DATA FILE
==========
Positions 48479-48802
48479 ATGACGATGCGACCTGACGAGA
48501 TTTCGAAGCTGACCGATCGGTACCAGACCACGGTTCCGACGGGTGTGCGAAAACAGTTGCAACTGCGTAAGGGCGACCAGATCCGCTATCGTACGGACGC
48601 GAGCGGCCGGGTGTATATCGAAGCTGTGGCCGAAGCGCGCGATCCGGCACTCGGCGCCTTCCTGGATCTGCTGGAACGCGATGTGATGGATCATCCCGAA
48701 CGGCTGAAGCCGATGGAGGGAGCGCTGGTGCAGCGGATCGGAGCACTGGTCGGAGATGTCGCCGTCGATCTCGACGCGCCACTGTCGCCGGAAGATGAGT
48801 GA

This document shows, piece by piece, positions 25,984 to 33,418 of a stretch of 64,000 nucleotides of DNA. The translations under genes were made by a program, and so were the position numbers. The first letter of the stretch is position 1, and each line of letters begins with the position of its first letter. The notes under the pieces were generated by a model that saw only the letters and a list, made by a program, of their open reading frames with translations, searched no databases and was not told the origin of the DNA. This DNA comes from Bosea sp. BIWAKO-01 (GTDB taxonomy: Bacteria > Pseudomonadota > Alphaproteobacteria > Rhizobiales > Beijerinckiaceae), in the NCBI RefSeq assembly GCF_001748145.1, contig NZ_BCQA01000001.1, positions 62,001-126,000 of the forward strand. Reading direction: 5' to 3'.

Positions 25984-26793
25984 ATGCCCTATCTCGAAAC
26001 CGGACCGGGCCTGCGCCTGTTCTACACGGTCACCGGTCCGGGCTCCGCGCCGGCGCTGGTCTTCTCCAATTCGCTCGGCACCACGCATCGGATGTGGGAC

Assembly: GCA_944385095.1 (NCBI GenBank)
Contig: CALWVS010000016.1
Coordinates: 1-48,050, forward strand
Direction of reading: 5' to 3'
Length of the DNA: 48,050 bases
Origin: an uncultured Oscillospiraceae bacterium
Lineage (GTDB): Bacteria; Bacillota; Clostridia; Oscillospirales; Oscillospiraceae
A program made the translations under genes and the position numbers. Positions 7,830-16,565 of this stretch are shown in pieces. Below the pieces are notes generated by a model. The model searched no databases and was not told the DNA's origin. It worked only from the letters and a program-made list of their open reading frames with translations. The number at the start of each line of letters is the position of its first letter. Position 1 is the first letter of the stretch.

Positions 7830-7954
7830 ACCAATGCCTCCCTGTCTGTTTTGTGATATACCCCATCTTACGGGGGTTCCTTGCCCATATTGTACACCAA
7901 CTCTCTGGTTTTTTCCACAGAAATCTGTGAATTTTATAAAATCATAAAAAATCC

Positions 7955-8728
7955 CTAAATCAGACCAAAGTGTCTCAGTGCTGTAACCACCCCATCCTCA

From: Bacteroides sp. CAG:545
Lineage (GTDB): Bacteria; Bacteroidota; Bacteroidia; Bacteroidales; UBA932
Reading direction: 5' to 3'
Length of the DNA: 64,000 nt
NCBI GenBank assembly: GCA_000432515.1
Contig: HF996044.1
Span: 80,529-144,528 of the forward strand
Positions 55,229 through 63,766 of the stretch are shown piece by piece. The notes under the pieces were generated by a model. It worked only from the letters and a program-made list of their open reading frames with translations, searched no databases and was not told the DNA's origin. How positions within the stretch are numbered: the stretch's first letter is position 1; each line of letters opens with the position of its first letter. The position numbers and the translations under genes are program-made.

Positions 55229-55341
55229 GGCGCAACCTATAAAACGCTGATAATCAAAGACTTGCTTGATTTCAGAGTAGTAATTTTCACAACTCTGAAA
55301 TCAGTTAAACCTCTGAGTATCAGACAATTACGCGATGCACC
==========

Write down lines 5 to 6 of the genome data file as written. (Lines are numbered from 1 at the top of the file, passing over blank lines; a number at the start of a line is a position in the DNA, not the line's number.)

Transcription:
48701 CGGCTGAAGCCGATGGAGGGAGCGCTGGTGCAGCGGATCGGAGCACTGGTCGGAGATGTCGCCGTCGATCTCGACGCGCCACTGTCGCCGGAAGATGAGT
48801 GA